The IPCC report reveals how close we are to a turning point in the earth’s climate system, and reveals two critical numbers that speak to the urgency of the situation:
One trillion tons – a maximum global carbon budget of one trillion tons burned is necessary to keep global warming under two degrees Celsius above preindustrial levels; and
2020 – the year global CO2 emissions must peak in order to burn less than one trillion tons of carbon (the world has already burned more than half of that to date).
The underlying conclusion of the report is that the time has arrived for taking the necessary steps to preserve livable conditions on earth: i.e., we must stop burning fossil fuels as quickly as possible.
The IPCC report defines four timeline scenarios (Representative Concentration Pathways or RCPs) plotting amounts of carbon burned and resulting global average temperatures, depending on when global greenhouse gas emissions (GHG) peak and then decline. The IPCC chose to plot the “business as usual” scenario (RCP 8.5 – continued increase in GHG emissions), then scenarios for global GHG emission peaks in the year 2080 (RCP 6.0), 2040-2050 (RCP 4.5), and 2020 (RCP 2.6). Only by peaking GHG emissions in the year 2020 or sooner, and phasing out conventional fossil fuel burning around 2080, can we stay beneath the total of one trillion tons of carbon burned, which represents the threshold of catastrophic climate change, as shown in the following graphs:
A GHG emissions peak by about 2020 (RCP 2.6) will be necessary to keep global warming under the two degrees Celsius (above preindustrial levels) threshold. If we exceed the world carbon budget of one trillion tons burned (RCP 4.5, 6.0 and 8.5), the models project the planet will keep warming and it will be virtually impossible to bring global average temperature back under the two degrees Celsius threshold.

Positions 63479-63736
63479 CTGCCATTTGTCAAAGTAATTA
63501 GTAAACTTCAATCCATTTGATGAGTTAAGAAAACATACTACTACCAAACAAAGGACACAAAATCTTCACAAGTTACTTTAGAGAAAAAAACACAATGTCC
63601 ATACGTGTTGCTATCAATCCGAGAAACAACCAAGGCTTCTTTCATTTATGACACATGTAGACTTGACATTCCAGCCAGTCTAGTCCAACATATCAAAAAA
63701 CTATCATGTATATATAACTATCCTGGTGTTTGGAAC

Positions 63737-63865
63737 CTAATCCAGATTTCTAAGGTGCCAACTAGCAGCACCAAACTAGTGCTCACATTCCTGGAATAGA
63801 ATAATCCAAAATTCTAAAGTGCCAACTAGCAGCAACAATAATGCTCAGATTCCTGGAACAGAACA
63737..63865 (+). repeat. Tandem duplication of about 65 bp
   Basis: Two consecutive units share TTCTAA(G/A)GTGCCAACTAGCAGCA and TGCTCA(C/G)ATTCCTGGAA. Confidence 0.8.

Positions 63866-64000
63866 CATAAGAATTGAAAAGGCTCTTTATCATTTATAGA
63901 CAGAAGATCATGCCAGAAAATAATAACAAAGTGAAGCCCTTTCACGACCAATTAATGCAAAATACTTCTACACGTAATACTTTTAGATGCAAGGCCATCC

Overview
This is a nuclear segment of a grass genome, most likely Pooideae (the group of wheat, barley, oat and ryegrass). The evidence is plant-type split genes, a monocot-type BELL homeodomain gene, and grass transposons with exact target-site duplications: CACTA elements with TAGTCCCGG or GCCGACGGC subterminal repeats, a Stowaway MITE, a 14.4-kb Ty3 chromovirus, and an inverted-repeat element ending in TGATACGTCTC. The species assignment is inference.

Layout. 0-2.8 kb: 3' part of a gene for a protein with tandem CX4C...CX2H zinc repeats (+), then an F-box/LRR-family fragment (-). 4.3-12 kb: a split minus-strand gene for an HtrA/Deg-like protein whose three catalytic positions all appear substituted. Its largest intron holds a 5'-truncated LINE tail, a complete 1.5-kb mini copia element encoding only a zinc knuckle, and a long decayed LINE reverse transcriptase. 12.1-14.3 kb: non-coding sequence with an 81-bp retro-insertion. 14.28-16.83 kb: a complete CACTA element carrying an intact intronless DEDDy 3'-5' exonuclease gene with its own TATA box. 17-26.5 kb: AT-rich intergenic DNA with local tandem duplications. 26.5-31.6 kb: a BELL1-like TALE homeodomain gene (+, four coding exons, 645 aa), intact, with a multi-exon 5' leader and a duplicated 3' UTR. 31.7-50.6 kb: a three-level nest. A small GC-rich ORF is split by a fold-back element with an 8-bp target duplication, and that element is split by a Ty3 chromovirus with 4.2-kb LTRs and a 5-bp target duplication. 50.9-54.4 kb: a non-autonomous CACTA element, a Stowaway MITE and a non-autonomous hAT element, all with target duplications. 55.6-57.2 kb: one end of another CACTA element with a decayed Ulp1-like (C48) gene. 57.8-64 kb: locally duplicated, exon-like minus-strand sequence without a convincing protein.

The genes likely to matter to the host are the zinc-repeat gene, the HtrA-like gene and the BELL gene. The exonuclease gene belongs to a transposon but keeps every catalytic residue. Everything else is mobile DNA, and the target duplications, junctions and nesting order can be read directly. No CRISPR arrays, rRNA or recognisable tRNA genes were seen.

The good news is U.S. GHG emissions peaked in 2007 and are currently 12% below 2007 levels. We must continue this trend in America. The bad news is, global GHG emissions are continuing to rise.
We can now say with confidence that when it comes to this problem, denial is not a river in Egypt – but is instead the highway to a hellish future of irreversible climate change. Consequently, time is truly of the essence. We need to seize this opportunity now to make a difference that will take us on the road to a transformative global vision of the built environment. The future depends on us.
Architecture 2030’s mission is to rapidly transform the built environment from the major contributor of greenhouse gas emissions to a central solution to the climate crisis.